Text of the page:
until you have these video surveillances and you see the people coming in and seeing what they're taking. Thanks to video surveillance Jacqui was able to identify this brazen thief - valuable information for police.

The camera systems have become more and more sophisticated - we can zoom up, it's full colour, it's like a normal video. And every day across the world - jewellery stores, supermarkets and fashion shops are all recording 24/7 in their quest to catch the modern-day Fagan.

'YOU'VE GOT TO PICK A POCKET OR TWO' FROM 'OLIVER' PLAYS It is the most cost-effective security safeguard a small business can employ. Jacob Nalbandian is a hidden camera expert. But he believes theft is best prevented by making cameras obvious. I'm a big believer in 90% of the surveillance system's worth is a deterrent effect. So rather than trying to catch criminals as they leave, people look up and see that cameras are being employed in the business and quite often go elsewhere and steal from elsewhere. Jacob says business is booming but, surely, if the cameras worked to deter,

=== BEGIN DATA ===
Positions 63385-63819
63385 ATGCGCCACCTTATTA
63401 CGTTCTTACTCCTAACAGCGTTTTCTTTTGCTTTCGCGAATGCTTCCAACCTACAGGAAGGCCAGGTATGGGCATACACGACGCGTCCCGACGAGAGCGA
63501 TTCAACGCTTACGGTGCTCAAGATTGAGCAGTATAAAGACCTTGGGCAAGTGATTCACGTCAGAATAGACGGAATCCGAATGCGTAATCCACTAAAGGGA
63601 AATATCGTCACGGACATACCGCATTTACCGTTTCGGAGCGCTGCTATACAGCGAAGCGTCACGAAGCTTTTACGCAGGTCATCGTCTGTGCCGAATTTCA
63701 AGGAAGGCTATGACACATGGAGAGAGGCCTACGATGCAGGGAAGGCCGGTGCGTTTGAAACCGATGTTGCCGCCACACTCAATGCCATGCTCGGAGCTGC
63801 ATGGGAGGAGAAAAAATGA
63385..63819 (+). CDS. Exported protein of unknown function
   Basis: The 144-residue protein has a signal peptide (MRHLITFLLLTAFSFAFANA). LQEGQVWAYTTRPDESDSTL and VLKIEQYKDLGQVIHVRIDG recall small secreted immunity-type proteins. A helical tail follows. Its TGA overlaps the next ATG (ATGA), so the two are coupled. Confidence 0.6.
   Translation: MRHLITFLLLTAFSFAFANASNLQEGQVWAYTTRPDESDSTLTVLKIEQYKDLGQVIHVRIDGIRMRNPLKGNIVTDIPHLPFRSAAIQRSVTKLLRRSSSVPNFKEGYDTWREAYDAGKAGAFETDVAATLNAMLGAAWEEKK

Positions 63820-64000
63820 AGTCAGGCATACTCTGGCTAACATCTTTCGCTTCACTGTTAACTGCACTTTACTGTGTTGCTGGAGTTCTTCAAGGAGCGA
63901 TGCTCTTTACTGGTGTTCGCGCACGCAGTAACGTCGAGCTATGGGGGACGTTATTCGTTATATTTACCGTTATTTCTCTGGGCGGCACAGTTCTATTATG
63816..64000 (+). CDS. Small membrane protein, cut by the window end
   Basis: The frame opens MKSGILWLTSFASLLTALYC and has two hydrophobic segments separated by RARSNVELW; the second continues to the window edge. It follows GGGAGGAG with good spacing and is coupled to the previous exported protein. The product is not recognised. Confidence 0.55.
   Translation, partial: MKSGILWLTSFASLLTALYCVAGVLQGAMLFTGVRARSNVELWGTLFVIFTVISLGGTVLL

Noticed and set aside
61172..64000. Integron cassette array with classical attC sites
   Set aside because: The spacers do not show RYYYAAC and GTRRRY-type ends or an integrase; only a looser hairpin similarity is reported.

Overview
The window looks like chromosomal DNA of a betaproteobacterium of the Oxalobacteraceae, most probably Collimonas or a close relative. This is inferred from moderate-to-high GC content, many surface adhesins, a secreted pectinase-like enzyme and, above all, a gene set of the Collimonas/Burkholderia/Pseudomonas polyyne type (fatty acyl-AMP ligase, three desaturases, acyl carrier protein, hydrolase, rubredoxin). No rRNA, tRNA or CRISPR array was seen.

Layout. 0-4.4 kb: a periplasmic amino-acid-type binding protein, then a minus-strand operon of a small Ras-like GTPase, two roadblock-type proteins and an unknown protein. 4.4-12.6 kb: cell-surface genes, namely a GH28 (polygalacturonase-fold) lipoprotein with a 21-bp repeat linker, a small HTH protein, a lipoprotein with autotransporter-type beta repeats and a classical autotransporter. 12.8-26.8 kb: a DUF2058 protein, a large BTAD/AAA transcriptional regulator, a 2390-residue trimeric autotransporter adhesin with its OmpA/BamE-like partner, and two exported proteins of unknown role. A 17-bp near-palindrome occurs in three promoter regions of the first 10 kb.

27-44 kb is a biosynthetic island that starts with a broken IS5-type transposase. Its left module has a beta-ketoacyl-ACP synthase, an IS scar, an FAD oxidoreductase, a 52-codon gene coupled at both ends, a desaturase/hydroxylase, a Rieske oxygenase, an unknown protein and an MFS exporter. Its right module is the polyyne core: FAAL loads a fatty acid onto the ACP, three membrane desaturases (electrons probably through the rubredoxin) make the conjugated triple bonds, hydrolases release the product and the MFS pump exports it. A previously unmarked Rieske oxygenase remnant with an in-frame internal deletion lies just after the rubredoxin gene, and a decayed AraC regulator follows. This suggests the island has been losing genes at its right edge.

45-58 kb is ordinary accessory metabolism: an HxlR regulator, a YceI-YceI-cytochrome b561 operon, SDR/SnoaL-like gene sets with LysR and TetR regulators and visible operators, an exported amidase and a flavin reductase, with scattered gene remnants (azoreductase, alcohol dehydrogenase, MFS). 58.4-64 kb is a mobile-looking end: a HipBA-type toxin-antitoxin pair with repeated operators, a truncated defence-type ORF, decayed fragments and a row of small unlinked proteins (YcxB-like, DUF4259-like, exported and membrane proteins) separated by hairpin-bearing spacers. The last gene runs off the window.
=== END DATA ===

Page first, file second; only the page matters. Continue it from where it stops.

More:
these thieves would wise up but Jacqui says it's getting worse. Well, I've been in retail for 20 years so in the beginning it was somebody coming in to steal one item. Now they're stealing whole racks. Recently, in the US, the whole family was in on the act - mum points out her favourite jewellery and then it's up to the kids to do the dirty work. Jewellery is a hot-ticket item - it slips into pockets nicely and you'll get a good return on your investment. Oh, and don't be fooled by the sorts of people

that walk into your store - the Artful Dodger comes in all shapes, sizes and demographics. You get all calibres of people. We've had people very well-dressed